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Austria Gets New President, Ending Painful Waldheim Era

Thomas Klestil was sworn in Wednesday as Austria’s new president, bringing to an end a bitter six-year period in which his predecessor, Kurt Waldheim, was shunned by most of the world.

A certain relief could be felt in both houses of Parliament, as the new president, a 59-year-old career diplomat, took over the presidential mantle.

The era of Waldheim, the former U.N. secretary-general and World War II German officer, provoked intensely negative feelings among the world’s Jewish community and Israel because of his wartime duties in the Balkans, where tens of thousands of Jews were deported and there were reprisal killings against anti-Nazi partisans.

Waldheim denied he had known anything about these actions. His place on the U.S. “watch list” of undesirable aliens, and his ostracism by most of the Western world, kept Austria in an embarrassing diplomatic limbo.

Klestil, who won a runoff election against his Social Democrat competitor with 57 percent of the vote, is expected to end the isolation.

The president of the Austrian Parliament, Heinz Fischer, a Social Democrat, said in his farewell speech to Waldheim that the “human being” Waldheim had experienced injustice when war crimes were attributed to him. But Fischer also criticized the outgoing president for not having found the right words of regret.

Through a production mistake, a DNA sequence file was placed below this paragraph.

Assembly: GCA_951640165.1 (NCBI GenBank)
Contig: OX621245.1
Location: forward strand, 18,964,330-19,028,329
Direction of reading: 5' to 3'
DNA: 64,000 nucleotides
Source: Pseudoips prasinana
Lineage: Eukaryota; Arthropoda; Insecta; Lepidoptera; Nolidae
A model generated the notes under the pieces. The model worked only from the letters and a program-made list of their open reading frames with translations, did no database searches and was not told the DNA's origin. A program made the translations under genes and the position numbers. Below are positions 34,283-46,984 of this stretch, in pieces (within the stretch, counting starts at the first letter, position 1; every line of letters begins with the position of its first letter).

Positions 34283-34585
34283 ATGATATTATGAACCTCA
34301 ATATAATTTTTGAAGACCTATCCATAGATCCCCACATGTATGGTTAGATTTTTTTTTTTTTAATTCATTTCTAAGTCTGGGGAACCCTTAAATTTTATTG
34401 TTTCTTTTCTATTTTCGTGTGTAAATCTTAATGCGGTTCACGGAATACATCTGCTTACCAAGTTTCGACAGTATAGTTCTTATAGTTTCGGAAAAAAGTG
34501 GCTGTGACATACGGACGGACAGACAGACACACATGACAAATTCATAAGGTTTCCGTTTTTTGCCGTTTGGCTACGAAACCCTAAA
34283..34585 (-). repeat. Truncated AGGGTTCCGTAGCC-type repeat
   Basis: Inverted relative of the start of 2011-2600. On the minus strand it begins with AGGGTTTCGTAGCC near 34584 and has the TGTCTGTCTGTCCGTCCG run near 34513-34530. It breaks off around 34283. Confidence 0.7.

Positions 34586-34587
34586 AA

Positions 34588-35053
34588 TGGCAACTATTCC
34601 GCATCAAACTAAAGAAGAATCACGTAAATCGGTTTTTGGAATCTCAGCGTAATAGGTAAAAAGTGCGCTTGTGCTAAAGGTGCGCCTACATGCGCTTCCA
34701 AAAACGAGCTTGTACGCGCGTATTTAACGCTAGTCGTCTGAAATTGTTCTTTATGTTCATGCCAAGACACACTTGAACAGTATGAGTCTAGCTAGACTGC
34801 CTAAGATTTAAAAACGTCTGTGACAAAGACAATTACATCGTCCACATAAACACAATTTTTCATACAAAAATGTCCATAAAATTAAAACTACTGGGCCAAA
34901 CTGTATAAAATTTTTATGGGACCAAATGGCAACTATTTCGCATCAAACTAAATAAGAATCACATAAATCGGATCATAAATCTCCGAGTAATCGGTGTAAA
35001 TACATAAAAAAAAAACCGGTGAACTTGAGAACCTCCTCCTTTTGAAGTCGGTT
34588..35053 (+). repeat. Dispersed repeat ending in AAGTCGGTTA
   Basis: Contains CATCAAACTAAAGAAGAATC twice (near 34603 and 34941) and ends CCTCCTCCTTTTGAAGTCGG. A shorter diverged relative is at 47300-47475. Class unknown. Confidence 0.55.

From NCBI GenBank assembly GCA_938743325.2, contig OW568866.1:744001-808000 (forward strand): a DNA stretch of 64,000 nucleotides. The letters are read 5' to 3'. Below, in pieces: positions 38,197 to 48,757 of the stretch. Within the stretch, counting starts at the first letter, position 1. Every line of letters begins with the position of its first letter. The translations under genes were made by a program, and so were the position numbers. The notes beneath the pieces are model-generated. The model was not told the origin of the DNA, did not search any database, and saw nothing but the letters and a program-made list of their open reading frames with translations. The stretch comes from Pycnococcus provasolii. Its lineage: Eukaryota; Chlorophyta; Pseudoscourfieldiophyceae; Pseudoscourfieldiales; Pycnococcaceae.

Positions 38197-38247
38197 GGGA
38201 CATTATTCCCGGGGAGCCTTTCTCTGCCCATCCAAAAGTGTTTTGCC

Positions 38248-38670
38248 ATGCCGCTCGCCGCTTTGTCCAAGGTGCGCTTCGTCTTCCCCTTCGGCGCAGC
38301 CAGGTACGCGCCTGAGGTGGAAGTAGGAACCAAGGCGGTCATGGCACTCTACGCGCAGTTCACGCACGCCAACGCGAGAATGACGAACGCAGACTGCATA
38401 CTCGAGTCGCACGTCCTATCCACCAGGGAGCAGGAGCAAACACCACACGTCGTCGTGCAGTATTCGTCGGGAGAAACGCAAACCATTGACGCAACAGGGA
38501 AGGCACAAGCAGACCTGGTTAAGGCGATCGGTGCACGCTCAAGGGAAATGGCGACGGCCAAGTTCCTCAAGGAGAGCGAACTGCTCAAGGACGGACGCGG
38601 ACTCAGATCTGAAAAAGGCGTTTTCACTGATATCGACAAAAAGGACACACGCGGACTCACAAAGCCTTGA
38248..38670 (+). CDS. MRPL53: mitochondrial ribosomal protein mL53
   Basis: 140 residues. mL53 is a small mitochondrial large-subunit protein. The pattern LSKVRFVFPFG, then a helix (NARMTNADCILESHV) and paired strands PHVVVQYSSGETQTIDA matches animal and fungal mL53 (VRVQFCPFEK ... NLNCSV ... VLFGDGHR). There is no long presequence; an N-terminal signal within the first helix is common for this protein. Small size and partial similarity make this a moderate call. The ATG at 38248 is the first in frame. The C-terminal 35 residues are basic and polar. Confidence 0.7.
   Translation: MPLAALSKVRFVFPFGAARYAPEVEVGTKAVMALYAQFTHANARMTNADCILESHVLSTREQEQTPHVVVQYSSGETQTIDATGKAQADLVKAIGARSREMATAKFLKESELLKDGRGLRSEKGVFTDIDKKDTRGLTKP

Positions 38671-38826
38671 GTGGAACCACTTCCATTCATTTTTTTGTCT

Waldheim himself conceded in his farewell address that during his presidential campaign, “under massive and, for me, often hurtful attacks, I was not always able to find the appropriate words to describe my life, my feelings, the fate of my generation and my homeland, and also match the dimension of the crimes committed by the Nazi regime.”

The outgoing president ensured his listeners that his remaining in office after all these attacks was “a necessity in order to avoid a general guilt charge against a whole generation.”

The new president, a former ambassador to the United States, had very clear words regarding the country’s past: “Whoever forgets his own history is condemned to relive it,” he said.

The World Jewish Congress, the Jewish organization that mounted the strongest campaign against Waldheim, expressed relief that his days in office are over.

“We hope that Austria,” now that Waldheim is “out of the way, will join the rank of decent nations,” WJC President Edgar Bronfman said in Brussels at the a conference on anti-Semitism.

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